The main lecture of the evening was given by Kemsley Couldridge,
past chairman of the society and currently chairman of the Friends
of the Museum. His subject was "The Scottish Dirk, From Ballocks to
Kidneys to Jewellery".
According to the Oxford English Dictionary a "dirk" is a kind of long dagger, especially of the Scottish Highlands, and is derived from the word "durk", this term being of unknown origin. The Encyclopaedia Britannica describes the dirk as a Scottish, general-purpose fighting knife that rose to popularity among the working classes during the 17th and 18th centuries. The weapon probably evolved from the earlier ballock or kidney knife. The hilt and blade became progressively longer during the two centuries up to 1850, from which date is was no longer used except for ceremonial purposes.
The ballock knife made its appearance about AD 1300. It continued in use on the continent and Europe well into the 16th century, and in England into the early 17th century. Many grave effigies show the ballock knife as a knightly weapon, although it was also used by the merchant and artisan classes and by the peasantry.
The medieval weapon was characterised by two rounded prominences instead of a guard. The English dubbed it the ballock knife, while the French described it as a "dagne a couillettes". This was mainly due to the shape of the hilt, with its two rounded prominences representing ballocks, or testicles, and the phallic hand grip representing the penis. It can be argued that the sexual derivation of the name also arose in part from the original position in which the dagger was worn. That is horizontally in front of the body, although this explanation is challengeed by those claiming it was also worn to the right or left side. During the prudish Victorian era euphemisms were sought for the word ballocks, which became unacceptable after about 1840. The result was kidney, and only in the last 30 years or so has the original name been re-instated.
It is probable that the dirk first made its appearance in Scotland early in the 16th century. It had a sharp point and a single edge. The tang came up through the hilt and was burred over a large knock or button. The leather sheath often had a small pocket for a byeknife, or even two, or a knife and fork for eating. The shape of the hilt, which was usually carved from heather wood and decorated with wooden, carved studs, became more ornate from the middle of the 18th century. Ivory was often used for the hilts of the byeknifes.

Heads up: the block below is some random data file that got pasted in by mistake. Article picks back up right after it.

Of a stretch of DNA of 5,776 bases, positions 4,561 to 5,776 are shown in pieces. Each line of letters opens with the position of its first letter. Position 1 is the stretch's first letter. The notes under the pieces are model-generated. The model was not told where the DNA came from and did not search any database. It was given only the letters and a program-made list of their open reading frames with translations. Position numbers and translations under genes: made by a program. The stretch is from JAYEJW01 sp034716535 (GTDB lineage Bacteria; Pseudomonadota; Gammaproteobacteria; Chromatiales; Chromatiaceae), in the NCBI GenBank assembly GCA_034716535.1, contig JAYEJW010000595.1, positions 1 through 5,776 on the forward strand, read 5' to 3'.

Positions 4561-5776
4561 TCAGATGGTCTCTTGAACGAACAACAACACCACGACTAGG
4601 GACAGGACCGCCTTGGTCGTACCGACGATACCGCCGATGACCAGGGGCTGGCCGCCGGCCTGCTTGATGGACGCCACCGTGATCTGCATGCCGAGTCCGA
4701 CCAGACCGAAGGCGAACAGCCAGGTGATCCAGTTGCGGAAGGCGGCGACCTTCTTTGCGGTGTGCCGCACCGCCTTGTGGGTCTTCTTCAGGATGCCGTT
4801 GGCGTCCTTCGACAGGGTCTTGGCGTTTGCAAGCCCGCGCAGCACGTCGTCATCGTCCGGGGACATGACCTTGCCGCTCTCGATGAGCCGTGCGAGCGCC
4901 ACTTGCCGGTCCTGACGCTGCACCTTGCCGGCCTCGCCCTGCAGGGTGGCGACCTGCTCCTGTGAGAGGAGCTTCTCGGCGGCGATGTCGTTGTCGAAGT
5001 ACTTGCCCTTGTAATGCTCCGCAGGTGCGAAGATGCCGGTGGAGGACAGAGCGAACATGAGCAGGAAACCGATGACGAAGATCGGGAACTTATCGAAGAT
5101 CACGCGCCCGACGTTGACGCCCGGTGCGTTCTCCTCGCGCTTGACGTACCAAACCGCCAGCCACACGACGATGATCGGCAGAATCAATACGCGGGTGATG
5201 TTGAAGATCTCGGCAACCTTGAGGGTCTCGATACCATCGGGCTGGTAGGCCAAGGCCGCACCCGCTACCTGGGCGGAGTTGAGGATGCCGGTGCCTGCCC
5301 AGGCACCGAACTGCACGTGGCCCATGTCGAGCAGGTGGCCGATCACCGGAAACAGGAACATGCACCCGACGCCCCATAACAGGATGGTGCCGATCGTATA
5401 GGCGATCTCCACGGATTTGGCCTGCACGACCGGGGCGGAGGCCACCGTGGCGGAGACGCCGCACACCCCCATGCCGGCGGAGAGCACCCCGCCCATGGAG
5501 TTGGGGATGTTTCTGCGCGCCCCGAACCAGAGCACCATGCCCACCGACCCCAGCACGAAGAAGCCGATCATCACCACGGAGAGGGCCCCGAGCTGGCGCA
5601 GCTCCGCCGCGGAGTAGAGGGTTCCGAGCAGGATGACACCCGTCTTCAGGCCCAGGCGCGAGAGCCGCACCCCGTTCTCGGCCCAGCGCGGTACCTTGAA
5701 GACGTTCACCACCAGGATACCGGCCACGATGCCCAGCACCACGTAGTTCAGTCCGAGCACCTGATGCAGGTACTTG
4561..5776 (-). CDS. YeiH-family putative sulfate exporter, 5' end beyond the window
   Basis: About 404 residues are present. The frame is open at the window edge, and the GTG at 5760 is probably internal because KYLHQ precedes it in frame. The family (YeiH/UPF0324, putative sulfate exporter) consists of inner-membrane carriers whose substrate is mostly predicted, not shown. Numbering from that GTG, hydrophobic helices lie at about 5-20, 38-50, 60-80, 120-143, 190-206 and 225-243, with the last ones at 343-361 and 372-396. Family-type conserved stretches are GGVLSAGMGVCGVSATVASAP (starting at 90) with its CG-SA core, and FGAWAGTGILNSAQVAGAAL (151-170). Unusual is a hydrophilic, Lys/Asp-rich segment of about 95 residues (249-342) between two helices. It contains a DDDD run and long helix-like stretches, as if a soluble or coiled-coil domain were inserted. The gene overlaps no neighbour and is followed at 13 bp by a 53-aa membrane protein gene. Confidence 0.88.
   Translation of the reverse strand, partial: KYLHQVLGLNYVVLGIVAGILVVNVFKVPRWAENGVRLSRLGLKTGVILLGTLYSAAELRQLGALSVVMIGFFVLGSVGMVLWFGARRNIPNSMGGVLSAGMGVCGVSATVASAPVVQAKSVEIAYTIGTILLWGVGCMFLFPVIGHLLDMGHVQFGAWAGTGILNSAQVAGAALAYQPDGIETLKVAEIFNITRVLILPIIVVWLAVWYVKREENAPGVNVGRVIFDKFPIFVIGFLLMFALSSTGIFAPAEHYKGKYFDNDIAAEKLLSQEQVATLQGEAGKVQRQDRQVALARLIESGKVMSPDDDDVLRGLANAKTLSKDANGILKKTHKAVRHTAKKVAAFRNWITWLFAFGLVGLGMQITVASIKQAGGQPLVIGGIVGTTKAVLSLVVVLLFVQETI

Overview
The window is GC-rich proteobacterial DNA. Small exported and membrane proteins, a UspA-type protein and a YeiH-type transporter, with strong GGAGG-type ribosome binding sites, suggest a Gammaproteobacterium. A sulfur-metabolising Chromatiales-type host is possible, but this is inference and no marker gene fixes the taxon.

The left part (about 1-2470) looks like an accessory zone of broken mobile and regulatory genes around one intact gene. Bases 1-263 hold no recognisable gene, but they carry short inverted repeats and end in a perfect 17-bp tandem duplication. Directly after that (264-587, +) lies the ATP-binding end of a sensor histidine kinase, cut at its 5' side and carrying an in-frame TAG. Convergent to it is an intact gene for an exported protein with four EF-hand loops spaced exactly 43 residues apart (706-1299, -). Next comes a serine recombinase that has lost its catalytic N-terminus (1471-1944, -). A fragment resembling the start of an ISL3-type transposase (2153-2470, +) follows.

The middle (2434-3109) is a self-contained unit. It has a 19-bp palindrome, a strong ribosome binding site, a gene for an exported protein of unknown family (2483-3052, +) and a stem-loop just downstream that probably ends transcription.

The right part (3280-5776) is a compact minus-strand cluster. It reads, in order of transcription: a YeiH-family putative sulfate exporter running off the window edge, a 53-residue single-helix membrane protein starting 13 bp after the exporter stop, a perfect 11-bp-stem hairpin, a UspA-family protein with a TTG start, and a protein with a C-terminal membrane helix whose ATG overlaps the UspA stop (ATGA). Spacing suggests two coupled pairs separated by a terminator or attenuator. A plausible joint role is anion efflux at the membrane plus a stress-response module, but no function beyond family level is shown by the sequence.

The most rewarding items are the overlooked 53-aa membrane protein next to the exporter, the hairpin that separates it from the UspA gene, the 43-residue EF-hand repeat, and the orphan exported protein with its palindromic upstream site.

The reason for the changes was probably the Disarmament Acts of 1716, 1725 and 1746, which forbade the carrying of arms by all Scots except for army personnel. The first two acts saw many swords being cut up for dirks until these too where banned. Following the repeal of the acts in 1782, the manufacture of dirks resumed, but in degenerate forms as Highland dress ornaments. In 1790 a small spoon was often added to the knife and fork. The end of the dirk as an effective weapon dates from around 1800, after which it became a sidearm worn only by officers, certain NCOs and pipers of Scottish regiments.
The banning of the dirk after 1745 gave rise to the Sgian Dubh, or skean dhu, the small, sheathed knife tucked into the top of the stocking on the right leg, and which is still worn with all forms of Highland dress.
The meeting was addressed by Major General Philip Pretorius,
Director of the SA National Museum of Military History. He annouced
that the museum had just passed a milestone in its history in that
its salary bill now exceeded the grant it receives from Goverment.
He emphasised that radical change was imminent and the future uncertain. He also appealed for all the help that members of the society can give, and in particular support for the museum's own fund-raising efforts at the South African Arms and Ammunition Collectors Fair to be held at the museum on the week-end of 1st-2nd August. One important way in which members can help is by donating books for sale as the event. These can be on any subject, and age is no problem. They should be delivered to the museum, or, if required, collection can be arranged.
George Barrell (Chairman/Scribe) (011) 791-2581